Puerto Rico is the largest and most populous U.S. territory. It’s about the size of Connecticut, in fact, population-wise. It’s had a unique status since being ceded to the United States after the Spanish-American War and since a series of laws which were enacted to govern its relationship to the U.S. in the ensuing years.
In recent decades there has been considerable debate about Puerto Rico becoming a state. Given the many pros and many cons of statehood, there is nothing close to an actual consensus on the matter, with the old saying going “if you ask two Puerto Ricans about statehood, you’ll get three opinions.” There have been numerous referenda on the matter. In one, “none of the above” beat “statehood,” “status quo” and “independence.” So you see how that goes.
The most recent referendum took place last month. It went 97% in favor of statehood. The catch: there was a 23% turnout due to the pro-status quo party boycotting the thing. So you see how that goes, part 2.
A win is a win, however, and the governor of Puerto Rico — a big pro-statehood guy — is forming a delegation to go to Washington to petition Congress to grant the island statehood. We all know someone on the delegation:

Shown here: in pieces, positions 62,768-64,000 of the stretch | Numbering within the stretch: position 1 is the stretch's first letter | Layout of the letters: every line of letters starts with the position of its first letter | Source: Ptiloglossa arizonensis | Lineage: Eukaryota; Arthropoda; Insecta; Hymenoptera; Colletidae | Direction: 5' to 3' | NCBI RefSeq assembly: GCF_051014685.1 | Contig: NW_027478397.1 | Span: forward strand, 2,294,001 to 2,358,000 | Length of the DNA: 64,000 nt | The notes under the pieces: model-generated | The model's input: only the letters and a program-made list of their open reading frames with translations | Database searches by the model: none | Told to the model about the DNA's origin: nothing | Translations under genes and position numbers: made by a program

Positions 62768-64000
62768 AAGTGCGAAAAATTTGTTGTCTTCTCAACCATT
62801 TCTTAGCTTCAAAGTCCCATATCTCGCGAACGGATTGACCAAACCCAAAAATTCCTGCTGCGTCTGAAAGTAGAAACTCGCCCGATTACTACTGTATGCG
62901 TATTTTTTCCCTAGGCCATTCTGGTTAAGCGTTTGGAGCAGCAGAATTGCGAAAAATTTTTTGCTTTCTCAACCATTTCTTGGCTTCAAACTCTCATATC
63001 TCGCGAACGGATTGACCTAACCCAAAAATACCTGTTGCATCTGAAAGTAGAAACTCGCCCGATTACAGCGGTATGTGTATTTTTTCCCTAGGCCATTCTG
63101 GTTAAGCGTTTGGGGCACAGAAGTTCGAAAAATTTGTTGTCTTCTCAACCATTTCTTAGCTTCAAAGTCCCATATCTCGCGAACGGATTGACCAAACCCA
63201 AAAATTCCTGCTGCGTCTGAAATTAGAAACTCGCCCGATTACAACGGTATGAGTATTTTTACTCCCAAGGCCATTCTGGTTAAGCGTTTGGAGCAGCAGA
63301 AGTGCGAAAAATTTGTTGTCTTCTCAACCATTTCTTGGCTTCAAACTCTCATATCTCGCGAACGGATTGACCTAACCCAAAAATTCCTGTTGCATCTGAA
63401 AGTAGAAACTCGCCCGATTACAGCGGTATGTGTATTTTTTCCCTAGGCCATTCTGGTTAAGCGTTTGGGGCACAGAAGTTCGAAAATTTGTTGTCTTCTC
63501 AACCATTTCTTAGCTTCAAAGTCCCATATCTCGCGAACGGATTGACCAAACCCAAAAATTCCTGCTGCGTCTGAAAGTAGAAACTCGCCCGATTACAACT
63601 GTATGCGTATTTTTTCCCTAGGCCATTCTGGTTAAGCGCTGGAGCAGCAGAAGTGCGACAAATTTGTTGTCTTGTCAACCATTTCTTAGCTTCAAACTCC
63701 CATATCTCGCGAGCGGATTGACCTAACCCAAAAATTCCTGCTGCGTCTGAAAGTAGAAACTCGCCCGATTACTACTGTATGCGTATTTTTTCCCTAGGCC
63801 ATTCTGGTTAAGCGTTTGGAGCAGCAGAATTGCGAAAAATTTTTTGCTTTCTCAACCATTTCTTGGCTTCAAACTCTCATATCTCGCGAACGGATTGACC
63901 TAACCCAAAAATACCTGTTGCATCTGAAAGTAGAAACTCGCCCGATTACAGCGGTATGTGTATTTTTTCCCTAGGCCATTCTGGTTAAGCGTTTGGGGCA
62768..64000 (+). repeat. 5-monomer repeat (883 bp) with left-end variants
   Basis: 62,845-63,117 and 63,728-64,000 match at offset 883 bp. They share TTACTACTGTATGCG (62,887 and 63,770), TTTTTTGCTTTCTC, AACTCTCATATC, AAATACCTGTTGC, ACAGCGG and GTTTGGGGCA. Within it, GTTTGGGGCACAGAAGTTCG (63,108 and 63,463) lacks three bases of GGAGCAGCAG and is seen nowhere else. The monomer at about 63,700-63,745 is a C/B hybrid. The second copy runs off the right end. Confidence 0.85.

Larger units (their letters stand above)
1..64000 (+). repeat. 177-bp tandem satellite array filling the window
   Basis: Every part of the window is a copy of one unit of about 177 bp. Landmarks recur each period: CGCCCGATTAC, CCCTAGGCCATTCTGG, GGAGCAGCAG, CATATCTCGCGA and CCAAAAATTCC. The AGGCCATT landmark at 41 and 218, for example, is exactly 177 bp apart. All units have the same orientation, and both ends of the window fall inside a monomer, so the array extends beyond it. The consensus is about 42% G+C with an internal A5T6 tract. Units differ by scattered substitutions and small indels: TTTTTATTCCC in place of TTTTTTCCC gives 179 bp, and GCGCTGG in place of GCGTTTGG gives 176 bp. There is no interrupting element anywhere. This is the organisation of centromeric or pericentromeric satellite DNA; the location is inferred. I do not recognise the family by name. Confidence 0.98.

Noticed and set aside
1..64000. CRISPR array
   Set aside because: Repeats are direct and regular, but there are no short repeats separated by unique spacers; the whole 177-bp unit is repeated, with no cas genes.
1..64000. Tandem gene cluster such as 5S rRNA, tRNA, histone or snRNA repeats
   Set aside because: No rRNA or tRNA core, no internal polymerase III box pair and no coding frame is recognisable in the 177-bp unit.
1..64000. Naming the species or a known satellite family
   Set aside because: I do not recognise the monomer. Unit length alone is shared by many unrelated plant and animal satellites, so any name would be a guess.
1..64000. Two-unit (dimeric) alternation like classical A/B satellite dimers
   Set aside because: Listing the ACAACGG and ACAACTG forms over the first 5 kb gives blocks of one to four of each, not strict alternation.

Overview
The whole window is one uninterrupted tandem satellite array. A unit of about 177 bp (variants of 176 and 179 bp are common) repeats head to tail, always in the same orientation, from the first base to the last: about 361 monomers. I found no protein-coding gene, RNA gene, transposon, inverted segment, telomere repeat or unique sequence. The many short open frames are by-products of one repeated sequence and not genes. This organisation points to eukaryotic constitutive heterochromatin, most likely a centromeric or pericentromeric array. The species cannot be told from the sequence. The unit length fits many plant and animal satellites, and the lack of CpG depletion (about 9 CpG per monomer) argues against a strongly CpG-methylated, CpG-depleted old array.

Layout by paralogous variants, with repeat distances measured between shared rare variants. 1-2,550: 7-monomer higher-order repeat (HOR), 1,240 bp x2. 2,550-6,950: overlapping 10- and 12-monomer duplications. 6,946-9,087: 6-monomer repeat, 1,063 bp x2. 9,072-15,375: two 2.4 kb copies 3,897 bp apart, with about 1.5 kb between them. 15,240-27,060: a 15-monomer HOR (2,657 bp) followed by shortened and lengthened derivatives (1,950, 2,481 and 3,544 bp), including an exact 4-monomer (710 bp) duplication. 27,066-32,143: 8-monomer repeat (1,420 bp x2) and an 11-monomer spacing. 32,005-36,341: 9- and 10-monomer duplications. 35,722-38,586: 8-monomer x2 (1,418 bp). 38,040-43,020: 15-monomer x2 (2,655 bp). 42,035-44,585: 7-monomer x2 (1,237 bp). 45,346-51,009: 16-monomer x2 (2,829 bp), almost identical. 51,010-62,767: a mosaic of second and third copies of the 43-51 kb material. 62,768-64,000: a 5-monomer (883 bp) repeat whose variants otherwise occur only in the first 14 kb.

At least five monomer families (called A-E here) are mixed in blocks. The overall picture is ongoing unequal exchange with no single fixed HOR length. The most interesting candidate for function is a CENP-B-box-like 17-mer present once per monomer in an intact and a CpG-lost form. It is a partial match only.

Puerto Rico’s governor has recruited retired baseball star Ivan Rodriguez to help argue for statehood for the United States territory. Ricardo Rossello on Monday appointed the Hall of Famer to a commission charged with going to the U.S. Congress to demand statehood.
As I noted above, the pros and cons of statehood are complicated. A lot of involves the federal benefits Puerto Ricans can receive if statehood is granted. A lot of it involves taxes which will leveled and business incentives which could disappear if it’s granted. There are considerations with debt that Puerto Rico has incurred from time to time. There are, obviously, civil rights and anti-colonialism arguments involved as well. The United States passed a law a few years back to create an oversight board to deal with Puerto Rico’s debt and that too has led to controversy and complication. It’s all heady stuff which could probably occupy a team of political science PhDs for several careers.
I have no idea how well-versed Pudge is on all of that, but if he isn’t yet up to speed I’m sure he can . . . catch on quickly.